LOL. There are so many different ways of doing things with horses, and it's always considered life or death. Ninety-nine percent of the time I'll bet we're just overthinking it. ;o)

Kate said...

As you say, your saddle experiment doesn't prove the point (yet) but each data point will give you more evidence. Yet more weird neighbor stuff! Good luck with that.

We don't mow our pastures early in the season (although we do introduce the horses slowly). We do mow later to reduce weeds and prevent the formation of seed heads (the grass becomes less nutritious when seed heads form). After mowing, we don't let the horses in the pasture until the clippings dry, which can take a number of days.

Paint Girl said...

Mowing the grass actually helps it grow faster. So if you mow now than it should really start growing. I know where I live once we start mowing again after winter the grass grows out of control. I read this in a horse magazine I believe.
That's great that Lostine didn't buck! I used to have a saddle like that one and we also had the worst problems with it slipping to the side, we ended up selling it. I like it because it was so lightweight!

fernvalley01 said...

I had never heard of mowing the pasture either , but if it works for you ,cool . The nieghbor issue just never seems to end for you. So unfortunate.

Strawberry Lane said...

Picking the perfect/right saddle is so involved! Slipping sideways saddles live in our tack room gathering dust.

The best saddle I have is one that my behind outgrew years ago. But I still love it and so does the horse.

I realize that is one problem I could solve ... plan to do that, someday.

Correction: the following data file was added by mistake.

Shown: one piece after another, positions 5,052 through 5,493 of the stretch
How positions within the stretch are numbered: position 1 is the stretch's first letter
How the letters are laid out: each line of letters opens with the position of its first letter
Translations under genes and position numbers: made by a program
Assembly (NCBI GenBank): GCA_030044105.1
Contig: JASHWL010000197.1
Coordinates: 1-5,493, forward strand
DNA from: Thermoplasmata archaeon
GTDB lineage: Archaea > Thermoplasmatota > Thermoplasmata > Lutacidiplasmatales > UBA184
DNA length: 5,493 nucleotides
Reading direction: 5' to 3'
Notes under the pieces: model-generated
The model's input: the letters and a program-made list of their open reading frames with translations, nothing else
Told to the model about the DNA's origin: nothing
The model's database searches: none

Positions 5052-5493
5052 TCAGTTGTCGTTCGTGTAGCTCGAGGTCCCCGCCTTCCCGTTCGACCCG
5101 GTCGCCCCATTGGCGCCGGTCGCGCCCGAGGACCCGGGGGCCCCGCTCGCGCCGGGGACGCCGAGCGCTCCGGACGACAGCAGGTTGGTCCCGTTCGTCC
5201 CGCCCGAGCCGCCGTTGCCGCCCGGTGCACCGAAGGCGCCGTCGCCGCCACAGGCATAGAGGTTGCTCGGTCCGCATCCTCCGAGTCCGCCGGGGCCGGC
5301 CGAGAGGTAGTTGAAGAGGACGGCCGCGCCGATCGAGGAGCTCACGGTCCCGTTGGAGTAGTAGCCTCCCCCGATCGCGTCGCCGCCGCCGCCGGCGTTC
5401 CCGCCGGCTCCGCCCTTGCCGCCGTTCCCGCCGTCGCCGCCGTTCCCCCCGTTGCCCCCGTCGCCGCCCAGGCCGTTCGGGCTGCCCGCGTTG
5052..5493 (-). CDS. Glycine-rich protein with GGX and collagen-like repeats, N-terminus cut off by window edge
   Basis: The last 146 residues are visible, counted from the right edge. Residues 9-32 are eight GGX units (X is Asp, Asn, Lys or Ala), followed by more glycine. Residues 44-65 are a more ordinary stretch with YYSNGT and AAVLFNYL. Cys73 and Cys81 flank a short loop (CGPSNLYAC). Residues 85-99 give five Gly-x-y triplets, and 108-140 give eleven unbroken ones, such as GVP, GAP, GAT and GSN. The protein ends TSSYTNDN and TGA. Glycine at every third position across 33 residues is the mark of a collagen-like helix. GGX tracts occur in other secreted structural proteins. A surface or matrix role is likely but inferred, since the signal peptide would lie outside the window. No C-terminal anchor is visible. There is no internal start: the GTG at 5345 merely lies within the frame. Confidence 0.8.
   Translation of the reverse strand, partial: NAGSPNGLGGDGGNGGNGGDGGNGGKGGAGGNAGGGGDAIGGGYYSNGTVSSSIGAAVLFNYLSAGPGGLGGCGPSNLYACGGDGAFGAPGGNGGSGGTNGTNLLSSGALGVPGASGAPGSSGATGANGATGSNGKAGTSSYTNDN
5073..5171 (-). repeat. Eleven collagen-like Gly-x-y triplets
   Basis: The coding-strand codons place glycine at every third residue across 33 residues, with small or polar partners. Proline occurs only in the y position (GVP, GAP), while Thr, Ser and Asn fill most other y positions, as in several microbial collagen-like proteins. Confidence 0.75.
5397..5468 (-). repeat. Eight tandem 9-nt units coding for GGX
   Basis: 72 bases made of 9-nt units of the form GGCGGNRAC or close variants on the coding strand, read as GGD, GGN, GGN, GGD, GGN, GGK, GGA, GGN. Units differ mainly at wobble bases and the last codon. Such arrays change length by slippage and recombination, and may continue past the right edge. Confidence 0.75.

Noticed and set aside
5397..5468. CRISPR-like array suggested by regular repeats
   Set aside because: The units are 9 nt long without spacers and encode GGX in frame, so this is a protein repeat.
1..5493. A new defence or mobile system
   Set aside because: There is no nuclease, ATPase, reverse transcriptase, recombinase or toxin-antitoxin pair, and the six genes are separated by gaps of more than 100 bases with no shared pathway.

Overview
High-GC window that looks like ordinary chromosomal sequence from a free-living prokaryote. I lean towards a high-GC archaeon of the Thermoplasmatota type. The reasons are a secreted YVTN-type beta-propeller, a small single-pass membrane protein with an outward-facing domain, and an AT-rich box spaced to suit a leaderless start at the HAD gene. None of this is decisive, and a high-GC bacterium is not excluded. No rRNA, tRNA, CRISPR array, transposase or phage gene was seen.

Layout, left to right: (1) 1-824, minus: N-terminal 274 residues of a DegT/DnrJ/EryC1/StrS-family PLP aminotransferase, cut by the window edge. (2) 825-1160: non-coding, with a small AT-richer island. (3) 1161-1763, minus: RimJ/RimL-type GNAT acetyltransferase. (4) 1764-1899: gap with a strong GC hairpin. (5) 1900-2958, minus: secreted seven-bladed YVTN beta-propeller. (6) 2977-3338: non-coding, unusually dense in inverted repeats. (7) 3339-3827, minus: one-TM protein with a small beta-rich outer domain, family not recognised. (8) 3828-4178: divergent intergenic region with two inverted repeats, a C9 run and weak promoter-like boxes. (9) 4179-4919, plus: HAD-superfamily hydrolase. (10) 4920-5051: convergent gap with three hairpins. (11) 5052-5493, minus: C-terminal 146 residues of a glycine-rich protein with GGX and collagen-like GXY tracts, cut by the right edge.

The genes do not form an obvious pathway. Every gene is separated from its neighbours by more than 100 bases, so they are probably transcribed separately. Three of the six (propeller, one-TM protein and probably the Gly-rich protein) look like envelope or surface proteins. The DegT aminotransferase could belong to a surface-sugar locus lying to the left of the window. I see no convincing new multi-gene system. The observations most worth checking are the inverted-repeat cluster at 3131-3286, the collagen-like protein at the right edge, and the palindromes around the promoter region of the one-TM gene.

About the man ducking behind the garage ... now that's a problem. Hope it all works out.

Fantastyk Voyager said...

I usually mow down the weeds so the grass will grow.

I hand graze my horses on the spring grass as much as I can- usually about an hour every other day or so. I'll let them trim it down.

Laughing Orca Ranch said...

I've read another reason to mow...and not let horses rave for too long on Spring grass, is that when the nights are cool and the days are warm, the sugars in the grass remain in the grass, especially the tips, longer.

Thanks for sharing the saddle experiment, NM. But you better be careful when you go back to the 'bucking saddle', k?

So, not only are the neighbors wacko, but they only lease to wackos, too.
Why the heck couldn't the guy just wave and say Hello. It's not like he didn't know you saw him. He hid from you. Why?


lytha said...

You're actually writing a book about your neighbors from outer space (and elsewhere)? Excellent! I want a copy, but I know you can't be done, they're still crazy and they're still there.

That is the absolute best solution, IMO - consider every creepy "encounter" material for your book, which is sure to make you rich.

I bet you think to yourself, "I don't have to embellish this - I just have to look at my watch and document how long they sit at the wheel today before turning on the car."

I like the idea of a book called "Incredibly bad boarding barns." We could all contribute to that, I bet.


Cheryl Ann said...